From Feolin, we drove around the southern edge of the island, eyes scouring the moors and coastline for the Jura-ness of this new place. Something dark and sinuous sprang across the road, none of us knew what it was. Young pheasants were scrutinized lest they be something more highland– ptarmigan, grouse, perhaps. We eased down the road into Craighouse as the sun finally began to fall. We had travelled around 513 miles.
Camping is free on the lawn beside the sea in front of the Jura Hotel. In the grainy light, we pitched our tents.
J had understood the depth of my hanger earlier, and had phoned ahead to have food prepared at the hotel before the kitchen closed. I love her in many ways, but when she makes food happen in times of need, the feeling becomes something religious.
Once our duvets were stowed in the tents, we entered the hotel amidst a wedding party. A live band began. We sat exhausted in a bay window and ate chicken and potatoes, lentil bake, ales and Jura whiskey. Slainte. Thank god.
Simple, nourishing food and strong drink had us soon heading back out into a soft night of gentle drizzle. We zipped ourselves into our tents and lay down. The sound of the wedding singer’s Mick Hucknell-esque vocals, and a strangely arhythmic drummer soon faded as we fell into heavy slumber.
Morning came gently, its light filtered through the opaqueness of my tent. I lay cossetted beneath a billowing white duvet, skin against J’s. I drank water and unzipped the door.
I stepped heavily on dewy grass, unsteady and unbalanced from yesterday’s journey. On the pebbled shore, I left my towel and slowly walked into the pure, cool sea of Small Isles Bay.
We breakfasted in the hotel (we were late, made do with tea and bacon butties), left the tents until later, walked out of Craighouse and onto the moor. Along the road, we passed a paradox that Rob, being a collector of odd signs, could not resist.
We passed one of the warehouses where the Jura distillery leaves its whiskey to silently mature, the angel’s share drifting out through the timbered walls, lost on the wind. The yard was stacked with hundreds of empty casks. We left the road and entered the dark margin of a small pine wood where many of the trees were toppled, unable to support themselves in the wet ground.. Moving forward was tricky, we leapt criss-crossing channels of peaty water, scampered low beneath the spiny branches. The dark, resin rich floor was strewn with red mushrooms, many of them Russula emetica, The Sickener.
A sudden rainstorm met us when we ducked out from the fringe of pines. Deer spotted us at a thousand yards and moved deftly upwards. Our initiation into true bog lay between us and the small waterfall we were heading for. In bog, each footstep must be carefully considered for potential stability and tactical advantage. Once committed, a footstep should be continually monitored in order to assess the extent to which it has sunken into the bog, and/or is becoming rapidly flooded. Should this occur, the appropriate action must be immediately taken: either leap maniacally away like a Gaelic dancer under fire, or sink heroically, ignoring the creeping ooze entering your shoe. We each opted for both of these many times.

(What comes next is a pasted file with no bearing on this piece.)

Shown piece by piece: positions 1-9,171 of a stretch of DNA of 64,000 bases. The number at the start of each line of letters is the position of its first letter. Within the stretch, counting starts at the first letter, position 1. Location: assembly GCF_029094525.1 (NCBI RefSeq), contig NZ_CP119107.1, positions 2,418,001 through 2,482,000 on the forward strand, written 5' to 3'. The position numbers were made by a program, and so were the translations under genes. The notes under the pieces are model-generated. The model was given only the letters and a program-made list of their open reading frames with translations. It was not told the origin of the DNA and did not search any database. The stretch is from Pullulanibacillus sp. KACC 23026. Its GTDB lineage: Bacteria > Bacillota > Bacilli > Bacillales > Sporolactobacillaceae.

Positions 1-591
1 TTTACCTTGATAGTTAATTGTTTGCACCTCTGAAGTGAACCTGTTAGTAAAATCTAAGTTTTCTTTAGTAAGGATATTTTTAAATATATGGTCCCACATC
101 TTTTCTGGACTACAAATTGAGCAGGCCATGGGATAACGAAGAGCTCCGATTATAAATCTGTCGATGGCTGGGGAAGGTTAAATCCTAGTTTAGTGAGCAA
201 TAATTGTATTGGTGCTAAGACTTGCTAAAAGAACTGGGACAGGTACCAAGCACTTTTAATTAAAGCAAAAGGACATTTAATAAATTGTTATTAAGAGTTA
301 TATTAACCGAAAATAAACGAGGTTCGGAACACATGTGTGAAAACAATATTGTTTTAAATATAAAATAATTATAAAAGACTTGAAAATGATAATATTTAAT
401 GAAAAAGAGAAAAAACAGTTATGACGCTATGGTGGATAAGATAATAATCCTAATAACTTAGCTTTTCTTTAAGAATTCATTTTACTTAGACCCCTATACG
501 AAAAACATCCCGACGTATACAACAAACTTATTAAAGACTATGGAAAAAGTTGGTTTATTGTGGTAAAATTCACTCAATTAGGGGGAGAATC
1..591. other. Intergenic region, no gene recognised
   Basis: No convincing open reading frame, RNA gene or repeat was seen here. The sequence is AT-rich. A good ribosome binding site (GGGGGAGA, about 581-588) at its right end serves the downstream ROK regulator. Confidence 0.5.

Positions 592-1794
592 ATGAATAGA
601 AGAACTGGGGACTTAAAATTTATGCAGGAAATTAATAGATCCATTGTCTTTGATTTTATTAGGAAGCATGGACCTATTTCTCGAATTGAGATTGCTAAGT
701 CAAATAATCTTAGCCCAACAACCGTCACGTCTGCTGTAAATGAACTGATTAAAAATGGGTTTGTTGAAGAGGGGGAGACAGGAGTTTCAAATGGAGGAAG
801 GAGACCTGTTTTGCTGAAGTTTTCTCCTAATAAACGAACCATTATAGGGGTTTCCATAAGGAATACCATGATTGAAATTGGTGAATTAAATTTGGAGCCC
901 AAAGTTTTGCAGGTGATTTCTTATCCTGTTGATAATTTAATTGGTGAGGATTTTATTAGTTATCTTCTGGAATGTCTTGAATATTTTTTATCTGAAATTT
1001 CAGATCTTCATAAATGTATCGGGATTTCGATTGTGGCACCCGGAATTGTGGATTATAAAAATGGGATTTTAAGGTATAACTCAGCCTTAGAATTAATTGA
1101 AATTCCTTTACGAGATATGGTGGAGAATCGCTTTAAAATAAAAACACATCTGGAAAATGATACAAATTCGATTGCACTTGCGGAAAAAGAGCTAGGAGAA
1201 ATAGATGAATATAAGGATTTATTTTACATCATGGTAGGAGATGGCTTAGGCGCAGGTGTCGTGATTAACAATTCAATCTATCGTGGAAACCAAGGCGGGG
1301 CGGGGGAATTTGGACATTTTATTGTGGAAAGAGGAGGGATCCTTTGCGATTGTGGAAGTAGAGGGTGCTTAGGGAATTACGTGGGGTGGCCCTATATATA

A cross-section of bog:
The rain passed over quickly and we meandered over the moor, following the line of least saturation. We discovered bilberries to eat amongst the heather, and set to picking the hidden ripe ones that had eluded the deer. This was the view from the waterfall
I lead the way upwards on terrain that was less waterlogged and becoming springy with small, rotund accumulations of moss. As we neared the top of Brat Bhein, a sudden heavy rainstorm blew down on us, forcing us to scatter and take cover in the leeside of the hill. It was like being behind a waterfall, but cossetted in a gentle fold of the hill within waterproofs, while fierce rain struck the hillside, inches from my face. Again, it soon passed and we gathered together by the triangulation point at 309m. We weren’t bothered to reach the summit, the glinting loch below was calling.
I bounded off, plunging down into ferns and heather, soon reaching the shore of Loch a ‘Bhaile – Mhargaidh.
The Ordnance Survey map of Jura had been on my bedroom wall for over three years. The sensation of now being in it overwhelmed me many times in the course of the week. On the scant occasions where we are exactly where we want to be, the desire to inhabit the moments entirely can feel almost desperate,
Time passes. Listen. Time passes.
Rob and J joined me, we sat and picnicked there, wavelets breaking at our feet, a wind of heather scent and clarity passed over us and upwards. Something animal showed in the shallows, I took off my shoes and waded in. A deer antler under the water, one of countless shed yearly by one of Jura’s more than eight thousand red deer. I would have kept it, but there was a visceral, jellyed sinew still attached to its base. I cast it away. Rob suggested we skirt the edge of the loch, rather than climb up and around. We coastered, then, laughing, slipping, occasionally dunking our feet around the eastern edge of the water. At its far end, the loch met a man-made wall with a low channel made for letting the loch’s overflow fall downhill as a stream. We skipped across, sipped a little coffee and began our journey back.
We had tea in the Jura tea room, went back to the field in front of the hotel and took down our tents. I drove out of Craighouse onto the only road on the island towards Inverlussa.